The Daily Escape:
Tulip time, Skagit Valley, WA – 2019 photo by Karen Randall
Yesterday, we talked about how the Democrats might ultimately need Wall Street money for the 2020 presidential election. Now, we learn from Americans for Financial Reform (AFR), a consumer interest group, that Wall Street spent at least $1.9 billion on political campaigns and lobbying during the 2018 mid-term elections:
“The figure, which includes contributions to campaign committees and leadership PACs ($922 million) and lobbying expenditures ($957 million), reflects a massive rush of pro-industry nominees and legislation over the last two years, at a time when the biggest banks made $100 billion in profits for the first time.”
That was the largest-ever amount for a non-presidential year, outstripping the total of $1.4 billion, in the 2013-14 election cycle, by 36%.
The 63-page report, “Wall Street Money in Washington”, uses a special data set compiled by the Center for Responsive Politics on behalf of AFR in order to provide a more precise look at financial services industry spending. The data excludes spending by health insurers, who work to influence a different group of issues than do US banks.
The data also doesn’t include “dark money” that goes mostly unreported, so the actual sums of Wall Street spending are likely to be much higher.
The report breaks its findings down by Campaign Contribution and Lobbying:
Campaign Contributions: Individuals and entities in the financial sector reported making $921.8 million in contributions to federal candidates for office during the 2017-18 election cycle.
Of the $519.6 million in party-coded contributions by individuals and PACs associated with finance, 53% went to Republicans and 47% went to Democrats. About $402.2 million in additional cash flowed from financial sector contributors to candidates through outside groups.
Lobbying: The financial industry reported spending a total of $956.8 million on lobbying in calendar years 2017 and 2018. This spending only got the financial sector to third place. The “Health” sector was second, spending $1.12 billion, and “Miscellaneous Business” which comprises companies and trade associations, was first, spending $1. 02 billion. “Miscellaneous Business” includes the US Chamber of Commerce, which spent $189.4 million.
And which politicians got the money?
In the House, Republicans did very well, with Former Speaker Paul Ryan (R-WI) leading the way. Rep. Kevin McCarthy (R-CA), now the House minority leader, and Rep. Patrick McHenry (R-NC), now the ranking member on the House Financial Services Committee, both benefited from Wall Street largesse.
The freshman class in the House, including first-term Democrats, had substantially less reliance on money from Wall Street than those Democratic incumbents who won re-election. Another report that AFR co-authored on small-dollar contributions found that 17% of money contributed to the Democratic freshman came from small donors, compared to 9.4% for incumbent members.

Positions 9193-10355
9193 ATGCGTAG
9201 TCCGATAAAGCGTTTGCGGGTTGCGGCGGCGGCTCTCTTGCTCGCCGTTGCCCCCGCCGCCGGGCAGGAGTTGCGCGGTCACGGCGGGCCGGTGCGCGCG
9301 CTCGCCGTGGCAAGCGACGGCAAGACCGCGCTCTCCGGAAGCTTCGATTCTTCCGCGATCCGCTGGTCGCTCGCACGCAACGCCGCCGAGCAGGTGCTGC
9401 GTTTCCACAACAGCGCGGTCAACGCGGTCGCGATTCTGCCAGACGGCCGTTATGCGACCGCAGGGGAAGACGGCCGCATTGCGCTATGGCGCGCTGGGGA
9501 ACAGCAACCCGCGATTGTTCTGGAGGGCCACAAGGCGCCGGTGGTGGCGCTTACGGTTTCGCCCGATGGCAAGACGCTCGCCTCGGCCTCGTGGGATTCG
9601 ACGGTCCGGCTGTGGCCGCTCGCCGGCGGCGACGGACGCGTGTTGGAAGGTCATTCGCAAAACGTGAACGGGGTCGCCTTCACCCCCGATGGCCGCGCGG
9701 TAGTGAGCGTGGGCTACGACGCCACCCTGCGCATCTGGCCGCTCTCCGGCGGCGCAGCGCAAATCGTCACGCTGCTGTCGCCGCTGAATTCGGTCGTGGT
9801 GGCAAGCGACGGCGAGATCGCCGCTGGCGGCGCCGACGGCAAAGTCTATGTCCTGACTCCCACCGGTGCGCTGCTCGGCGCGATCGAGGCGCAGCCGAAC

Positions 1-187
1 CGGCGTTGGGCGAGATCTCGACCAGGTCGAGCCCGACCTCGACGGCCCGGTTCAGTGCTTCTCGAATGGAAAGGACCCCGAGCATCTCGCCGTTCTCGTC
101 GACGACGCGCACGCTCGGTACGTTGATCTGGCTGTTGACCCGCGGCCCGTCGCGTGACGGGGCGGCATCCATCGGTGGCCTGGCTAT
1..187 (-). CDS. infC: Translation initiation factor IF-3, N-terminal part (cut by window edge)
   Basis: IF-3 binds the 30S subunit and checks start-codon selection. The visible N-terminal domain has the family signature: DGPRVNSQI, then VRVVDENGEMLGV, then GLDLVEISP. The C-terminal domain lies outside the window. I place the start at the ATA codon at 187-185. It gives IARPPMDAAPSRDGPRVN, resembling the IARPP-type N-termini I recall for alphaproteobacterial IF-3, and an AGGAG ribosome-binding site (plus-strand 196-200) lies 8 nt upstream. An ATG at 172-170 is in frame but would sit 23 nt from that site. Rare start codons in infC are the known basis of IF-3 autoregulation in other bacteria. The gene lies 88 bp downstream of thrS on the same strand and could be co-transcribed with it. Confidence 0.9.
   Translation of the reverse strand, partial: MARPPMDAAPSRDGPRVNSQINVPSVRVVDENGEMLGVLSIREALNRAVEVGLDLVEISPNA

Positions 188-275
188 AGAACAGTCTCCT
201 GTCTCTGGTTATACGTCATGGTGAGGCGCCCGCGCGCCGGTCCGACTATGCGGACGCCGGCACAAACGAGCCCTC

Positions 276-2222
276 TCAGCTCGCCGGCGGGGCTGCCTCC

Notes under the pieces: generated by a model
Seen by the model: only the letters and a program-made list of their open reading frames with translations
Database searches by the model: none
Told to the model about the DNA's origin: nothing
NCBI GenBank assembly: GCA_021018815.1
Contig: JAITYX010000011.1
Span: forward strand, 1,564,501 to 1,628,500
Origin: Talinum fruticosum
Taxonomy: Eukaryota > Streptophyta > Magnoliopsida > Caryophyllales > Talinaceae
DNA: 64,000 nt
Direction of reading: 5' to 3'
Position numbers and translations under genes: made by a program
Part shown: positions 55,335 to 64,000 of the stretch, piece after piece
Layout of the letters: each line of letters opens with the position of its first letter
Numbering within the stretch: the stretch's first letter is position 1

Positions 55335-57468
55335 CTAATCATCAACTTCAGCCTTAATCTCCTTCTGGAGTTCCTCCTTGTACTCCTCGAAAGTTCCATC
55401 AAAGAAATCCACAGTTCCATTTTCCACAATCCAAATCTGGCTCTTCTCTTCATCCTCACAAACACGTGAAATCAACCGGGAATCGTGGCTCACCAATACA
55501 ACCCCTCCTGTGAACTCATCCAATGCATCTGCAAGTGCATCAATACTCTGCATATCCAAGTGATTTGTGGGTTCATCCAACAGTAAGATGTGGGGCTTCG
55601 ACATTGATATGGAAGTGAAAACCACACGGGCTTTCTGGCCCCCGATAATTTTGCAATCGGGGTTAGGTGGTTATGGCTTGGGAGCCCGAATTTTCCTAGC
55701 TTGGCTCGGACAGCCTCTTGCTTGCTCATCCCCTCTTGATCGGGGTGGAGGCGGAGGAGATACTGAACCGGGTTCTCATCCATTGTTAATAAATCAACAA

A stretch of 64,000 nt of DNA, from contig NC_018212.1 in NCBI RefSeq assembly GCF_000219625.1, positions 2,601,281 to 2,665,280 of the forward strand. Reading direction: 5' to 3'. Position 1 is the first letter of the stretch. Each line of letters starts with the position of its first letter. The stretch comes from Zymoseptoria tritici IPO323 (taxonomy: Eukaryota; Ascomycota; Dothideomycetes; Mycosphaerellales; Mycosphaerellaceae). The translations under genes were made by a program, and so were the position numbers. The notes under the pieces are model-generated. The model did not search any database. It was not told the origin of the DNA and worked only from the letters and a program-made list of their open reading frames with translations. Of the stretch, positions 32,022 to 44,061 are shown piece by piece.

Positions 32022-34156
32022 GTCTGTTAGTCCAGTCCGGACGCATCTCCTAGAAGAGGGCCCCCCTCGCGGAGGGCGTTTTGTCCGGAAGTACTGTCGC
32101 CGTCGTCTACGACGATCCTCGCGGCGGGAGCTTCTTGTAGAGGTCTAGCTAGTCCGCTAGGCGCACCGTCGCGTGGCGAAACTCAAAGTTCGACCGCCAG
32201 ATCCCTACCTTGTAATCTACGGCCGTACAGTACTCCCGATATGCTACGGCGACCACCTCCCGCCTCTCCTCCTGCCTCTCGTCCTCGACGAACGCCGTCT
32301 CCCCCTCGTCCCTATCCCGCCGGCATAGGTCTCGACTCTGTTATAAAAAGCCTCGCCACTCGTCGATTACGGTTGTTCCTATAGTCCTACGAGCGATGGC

In the Senate, the data underscores how money moved to members who supported the industry’s legislative goals. Overall, spending favored Republicans. But the industry gave significant amounts to Democratic Senators who helped get S. 2155 passed, which was a significant rollback of the Dodd-Frank regulations.
Wall Street gave heavily to the Democratic senators who supported the bill and were up for reelection in 2018, mostly from states that Trump won in 2016. One Dem who won in 2018, was Jon Tester (D-MT); others, including Joe Donnelly (D-IN), Heidi Heitkamp (D-ND) and Claire McCaskill (D-MO) did not win.
Sen. Kyrsten Sinema (D-AZ) won after she supported the legislation as a House member.
But, not all top Senate Democratic recipients of Wall Street money did the industry’s bidding. Sen. Sherrod Brown (D-OH) opposed S. 2155. He was the only Democrat in Ohio to win statewide office in 2018.
Who spent the most? The top five donor companies and trade associations in the financial sector were:
- National Association of Realtors — $144,716,676
- Bloomberg LP — $96,481,469
- American Bankers Association — $25,769,494
- Paloma Partners — $25,575,800
- Citadel LLC — $20,596,381
You can see a list of the top 20 donors here. It is easy to see that turning down Wall Street funding could put a big dent in the Democratic nominee’s spending plans for 2020.
It also seems clear from yesterday’s reporting that Wall Street Democrats might bolt to Trump if the 2020 nominee is Sanders or Warren. A decision to reject Wall Street funding could hand Trump a very large gift.
The money spent by the financial services industry won’t be any lower in 2020 than in 2018. We’ll just have to wait and see if the 2020 Democratic presidential nominee rejects their support.
OTOH, this money helps Wall Street rig the system in its favor, largely by buying the support of politicians who will help insulate them from accountability.
Does any Democrat have the guts to reform capitalism?